Graph Theory

Table of Contents

Notation

  • graph_theory_cd688c6eee1ca6434b864971de956368f81e50f7.png denotes set of vertices in graph graph_theory_2de98136973021abb46a5a3fc1e4318bafb84264.png (graph_theory_79dc7b66c784a82e557ef3df794e82b67a292b17.png is used when there is no scope for ambiguity)
  • graph_theory_c85b3b9bf3f64f7e7c181ebeffb64cad96aff734.png denotes set of edges in graph graph_theory_2de98136973021abb46a5a3fc1e4318bafb84264.png (graph_theory_2de98136973021abb46a5a3fc1e4318bafb84264.png is used when there is no scope for ambiguity)
  • graph_theory_f07b932b12c91bca424fd428d383495413b5b6a9.png and graph_theory_fe52c58a96549528260fe0d7d04caf390dd47865.png denotes # of vertices and edges, respectively, unless stated otherwise
  • graph_theory_c7fba9fc5da1ed024e7e601960cce476921a74cb.png denotes the incidence function which maps an edge to the set of vertices connected by this edge
  • graph_theory_2bd7a39487a4c620e744bb72fabc0c9790f85909.png denotes the set of neigbours of a vertex graph_theory_ebac26f7eba81eb516f423f028596d8e6018aa7a.png
  • A set graph_theory_79dc7b66c784a82e557ef3df794e82b67a292b17.png, together with a set graph_theory_fbe98aaf8359e7eed3ba031caeaf6a3c13ae8690.png of two-element subsets of graph_theory_79dc7b66c784a82e557ef3df794e82b67a292b17.png, defines a simple graph graph_theory_d53a16f7b121fd8b4c5f047530f753bdcd4b95b9.png, where the ends of an edge graph_theory_71362c7cfff0cecc62fb17e777c41c99adab7d67.png are precisely the vertices graph_theory_250c724db45bd043e48d12edb0b92c91430f27a2.png
  • incident matrix is graph_theory_92a34268abe3452db5b3c17f734bc5b045d8ed93.png matrix graph_theory_5ee2b542e5afa24aa5667ff38f610714fd66b63a.png, where graph_theory_50a95975bf26677c9d619294fd1da2e9030386e1.png is # of times (0, 1, or 2) that vertex graph_theory_ebac26f7eba81eb516f423f028596d8e6018aa7a.png and egde graph_theory_eaac7646cb022aa963b396c0e936a271d8f5e34f.png are incident
  • adjacency matrix is graph_theory_812a7be1c6b4e6d0c54540febd3d26b36f71738b.png matrix graph_theory_dad6c004a3c06bfba95c6ec7b86bf8777e5d3f80.png, where graph_theory_54a99099afaf1358279325dad050ced404c62a90.png is # of edges joining graph_theory_de4b3256c9441a9fb95ba92da7c59c7d1f70d1c7.png and graph_theory_ebac26f7eba81eb516f423f028596d8e6018aa7a.png, with each loop counting as two edges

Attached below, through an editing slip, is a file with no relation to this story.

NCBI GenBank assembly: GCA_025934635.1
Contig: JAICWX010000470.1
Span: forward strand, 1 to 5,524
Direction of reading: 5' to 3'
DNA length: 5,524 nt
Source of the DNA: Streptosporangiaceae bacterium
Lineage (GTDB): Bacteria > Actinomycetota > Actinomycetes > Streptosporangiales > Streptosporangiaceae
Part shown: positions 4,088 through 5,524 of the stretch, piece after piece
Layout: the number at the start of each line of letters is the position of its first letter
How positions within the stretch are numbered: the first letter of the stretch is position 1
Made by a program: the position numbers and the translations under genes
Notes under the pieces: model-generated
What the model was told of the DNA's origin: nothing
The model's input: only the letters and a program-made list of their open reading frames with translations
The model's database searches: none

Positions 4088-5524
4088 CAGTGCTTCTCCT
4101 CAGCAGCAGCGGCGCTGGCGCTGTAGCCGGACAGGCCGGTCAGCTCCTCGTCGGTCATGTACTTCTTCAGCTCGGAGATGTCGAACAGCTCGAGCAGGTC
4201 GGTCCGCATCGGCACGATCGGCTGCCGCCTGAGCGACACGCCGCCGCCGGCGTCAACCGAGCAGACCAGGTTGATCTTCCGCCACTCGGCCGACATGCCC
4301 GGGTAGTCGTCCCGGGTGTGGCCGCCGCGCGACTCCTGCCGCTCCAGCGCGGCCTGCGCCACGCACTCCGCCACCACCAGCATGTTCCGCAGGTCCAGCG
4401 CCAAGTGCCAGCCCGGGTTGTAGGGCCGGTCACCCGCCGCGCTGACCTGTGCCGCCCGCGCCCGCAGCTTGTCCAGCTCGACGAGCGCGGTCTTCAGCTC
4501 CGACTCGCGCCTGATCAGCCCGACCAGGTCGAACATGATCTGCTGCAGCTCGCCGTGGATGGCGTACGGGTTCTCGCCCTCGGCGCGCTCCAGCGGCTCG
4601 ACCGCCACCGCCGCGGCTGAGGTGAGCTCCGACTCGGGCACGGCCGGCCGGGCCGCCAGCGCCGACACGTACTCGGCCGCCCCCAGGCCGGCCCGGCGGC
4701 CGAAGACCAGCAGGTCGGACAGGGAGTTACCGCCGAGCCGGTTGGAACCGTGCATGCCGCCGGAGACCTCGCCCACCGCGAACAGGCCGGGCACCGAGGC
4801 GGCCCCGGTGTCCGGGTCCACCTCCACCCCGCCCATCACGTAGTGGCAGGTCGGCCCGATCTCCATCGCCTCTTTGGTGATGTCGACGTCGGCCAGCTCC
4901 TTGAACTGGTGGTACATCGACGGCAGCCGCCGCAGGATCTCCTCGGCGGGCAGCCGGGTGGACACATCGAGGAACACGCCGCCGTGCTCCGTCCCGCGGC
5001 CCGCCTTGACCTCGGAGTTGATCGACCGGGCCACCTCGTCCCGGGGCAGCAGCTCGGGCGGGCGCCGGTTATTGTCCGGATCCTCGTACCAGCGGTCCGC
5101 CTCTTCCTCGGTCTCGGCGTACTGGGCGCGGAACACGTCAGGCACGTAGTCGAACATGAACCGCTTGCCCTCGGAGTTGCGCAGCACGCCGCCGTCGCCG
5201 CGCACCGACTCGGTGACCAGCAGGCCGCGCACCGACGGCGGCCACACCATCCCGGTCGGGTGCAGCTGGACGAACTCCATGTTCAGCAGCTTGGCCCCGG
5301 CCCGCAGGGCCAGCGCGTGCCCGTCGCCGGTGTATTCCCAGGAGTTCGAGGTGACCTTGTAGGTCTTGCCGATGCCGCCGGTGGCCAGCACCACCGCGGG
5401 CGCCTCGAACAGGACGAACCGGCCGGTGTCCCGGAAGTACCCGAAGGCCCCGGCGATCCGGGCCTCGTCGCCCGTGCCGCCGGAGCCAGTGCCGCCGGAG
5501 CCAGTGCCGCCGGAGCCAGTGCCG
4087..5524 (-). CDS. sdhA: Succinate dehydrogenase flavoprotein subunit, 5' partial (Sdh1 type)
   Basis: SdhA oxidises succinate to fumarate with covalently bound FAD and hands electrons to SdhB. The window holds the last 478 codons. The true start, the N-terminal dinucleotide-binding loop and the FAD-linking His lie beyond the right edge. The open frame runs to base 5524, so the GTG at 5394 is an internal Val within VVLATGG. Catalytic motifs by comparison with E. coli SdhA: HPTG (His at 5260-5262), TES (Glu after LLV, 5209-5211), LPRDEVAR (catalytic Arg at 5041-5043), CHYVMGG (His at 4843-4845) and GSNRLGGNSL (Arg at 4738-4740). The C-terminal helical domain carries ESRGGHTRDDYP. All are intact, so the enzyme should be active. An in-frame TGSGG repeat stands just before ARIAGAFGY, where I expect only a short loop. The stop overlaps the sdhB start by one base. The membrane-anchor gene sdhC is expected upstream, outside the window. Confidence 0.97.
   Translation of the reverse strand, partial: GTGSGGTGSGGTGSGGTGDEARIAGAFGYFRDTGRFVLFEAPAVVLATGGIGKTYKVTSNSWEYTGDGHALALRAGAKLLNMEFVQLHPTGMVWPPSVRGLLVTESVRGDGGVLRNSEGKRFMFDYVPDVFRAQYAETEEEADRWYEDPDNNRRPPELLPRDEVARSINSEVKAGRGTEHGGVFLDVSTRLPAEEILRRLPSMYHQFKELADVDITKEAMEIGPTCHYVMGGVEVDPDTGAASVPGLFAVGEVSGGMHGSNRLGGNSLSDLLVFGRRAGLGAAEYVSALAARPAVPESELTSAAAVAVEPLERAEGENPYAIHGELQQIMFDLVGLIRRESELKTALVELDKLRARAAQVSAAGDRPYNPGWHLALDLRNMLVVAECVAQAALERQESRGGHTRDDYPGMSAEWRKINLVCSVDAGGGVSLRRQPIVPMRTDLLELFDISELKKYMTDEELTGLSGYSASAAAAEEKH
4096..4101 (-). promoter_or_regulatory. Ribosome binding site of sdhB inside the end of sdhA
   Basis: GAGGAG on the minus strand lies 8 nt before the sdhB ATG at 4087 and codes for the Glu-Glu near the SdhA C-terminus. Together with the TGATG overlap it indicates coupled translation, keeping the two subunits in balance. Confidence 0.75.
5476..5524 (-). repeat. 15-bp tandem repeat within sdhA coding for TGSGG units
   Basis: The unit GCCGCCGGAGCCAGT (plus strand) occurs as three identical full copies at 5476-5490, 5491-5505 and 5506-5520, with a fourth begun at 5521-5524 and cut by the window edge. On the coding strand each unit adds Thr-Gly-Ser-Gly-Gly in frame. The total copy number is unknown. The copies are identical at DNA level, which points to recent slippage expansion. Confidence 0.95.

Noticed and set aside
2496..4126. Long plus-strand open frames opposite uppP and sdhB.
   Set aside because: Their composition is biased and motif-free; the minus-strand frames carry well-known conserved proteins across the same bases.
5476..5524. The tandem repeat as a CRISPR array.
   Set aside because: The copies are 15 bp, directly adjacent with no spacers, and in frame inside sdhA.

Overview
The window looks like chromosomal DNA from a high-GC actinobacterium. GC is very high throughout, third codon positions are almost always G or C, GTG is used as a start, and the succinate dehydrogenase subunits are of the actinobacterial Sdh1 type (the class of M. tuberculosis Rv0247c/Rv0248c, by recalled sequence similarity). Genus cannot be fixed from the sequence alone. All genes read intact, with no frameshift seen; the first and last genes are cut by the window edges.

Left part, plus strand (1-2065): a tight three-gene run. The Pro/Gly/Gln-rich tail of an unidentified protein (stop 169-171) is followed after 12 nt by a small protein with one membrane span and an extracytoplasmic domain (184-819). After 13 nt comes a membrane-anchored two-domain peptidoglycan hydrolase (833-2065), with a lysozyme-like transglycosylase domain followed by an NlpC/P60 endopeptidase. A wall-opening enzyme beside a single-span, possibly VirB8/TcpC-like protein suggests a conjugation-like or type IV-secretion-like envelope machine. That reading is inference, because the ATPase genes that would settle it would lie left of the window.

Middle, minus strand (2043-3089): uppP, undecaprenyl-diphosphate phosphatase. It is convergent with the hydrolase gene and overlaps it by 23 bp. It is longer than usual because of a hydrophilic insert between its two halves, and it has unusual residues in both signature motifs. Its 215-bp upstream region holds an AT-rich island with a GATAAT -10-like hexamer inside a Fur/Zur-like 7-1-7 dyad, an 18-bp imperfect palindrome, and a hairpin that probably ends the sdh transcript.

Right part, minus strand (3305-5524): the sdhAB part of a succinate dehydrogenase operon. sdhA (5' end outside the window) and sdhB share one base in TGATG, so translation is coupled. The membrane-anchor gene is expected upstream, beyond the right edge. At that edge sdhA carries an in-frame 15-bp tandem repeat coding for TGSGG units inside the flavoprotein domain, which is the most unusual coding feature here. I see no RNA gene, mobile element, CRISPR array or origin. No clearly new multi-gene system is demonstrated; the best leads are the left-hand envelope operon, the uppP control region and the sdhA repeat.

• biparite adjaceny matrix of some biparite graph graph_theory_75de11970197d8a5c4ca993f5a411070c382463e.png is the graph_theory_51239909b4d330c428ed2eb8eca7dbfb8cf9aaf4.png matrix graph_theory_a55cbf5a59a92b906c7b87cffe7ccdaeb514b3ac.png, where graph_theory_99b358db6cadb8ab3ac805ee4a7cda51d5fe84f4.png is # of edges joining graph_theory_84548688b41e8f40f42c4548eab80934e69ebc1b.png and graph_theory_074586a88f47170b63fa8c3fd039d6de046ae6d8.png
  • graph_theory_8742c133599a272857583ac2b89b9502a78aa8c4.png denotes a sub-graph of some graph graph_theory_2de98136973021abb46a5a3fc1e4318bafb84264.png, i.e. graph_theory_499f8574e7fe0fe78bac864e9afafe4a037254be.png (unless otherwise specified)

Definitions

Terminology

We say a graph graph_theory_2de98136973021abb46a5a3fc1e4318bafb84264.png is densily connected at vertex graph_theory_ebac26f7eba81eb516f423f028596d8e6018aa7a.png if graph_theory_09fd7d33ab83023ffe772d9b176718e41225cb99.png is "large".

If we have a cluster of such vertices, we might refer to this cluster as being assortative ; in contrast we refer to clusters of vertices which connect similarily to the rest of the graph (vertices "outside" of the cluster) without necessarily having higher inner density, as disassortative communities / clusters.

General

A tree is a undirected graph in which any two vertices are connected by exactly one path.

E.g. a acyclic connected graph is a tree.

Sometimes a tree also has the additional constraint that every node has at most a single parent, and polytrees refer to what we just defined.

A spanning tree graph_theory_b3731d37cd447bd6c31809075a6be43b3d0b04ec.png of an undirected graph graph_theory_2de98136973021abb46a5a3fc1e4318bafb84264.png is a subgraph that is a tree which includes all of the vertices of graph_theory_2de98136973021abb46a5a3fc1e4318bafb84264.png, with miniumum possible number of edges.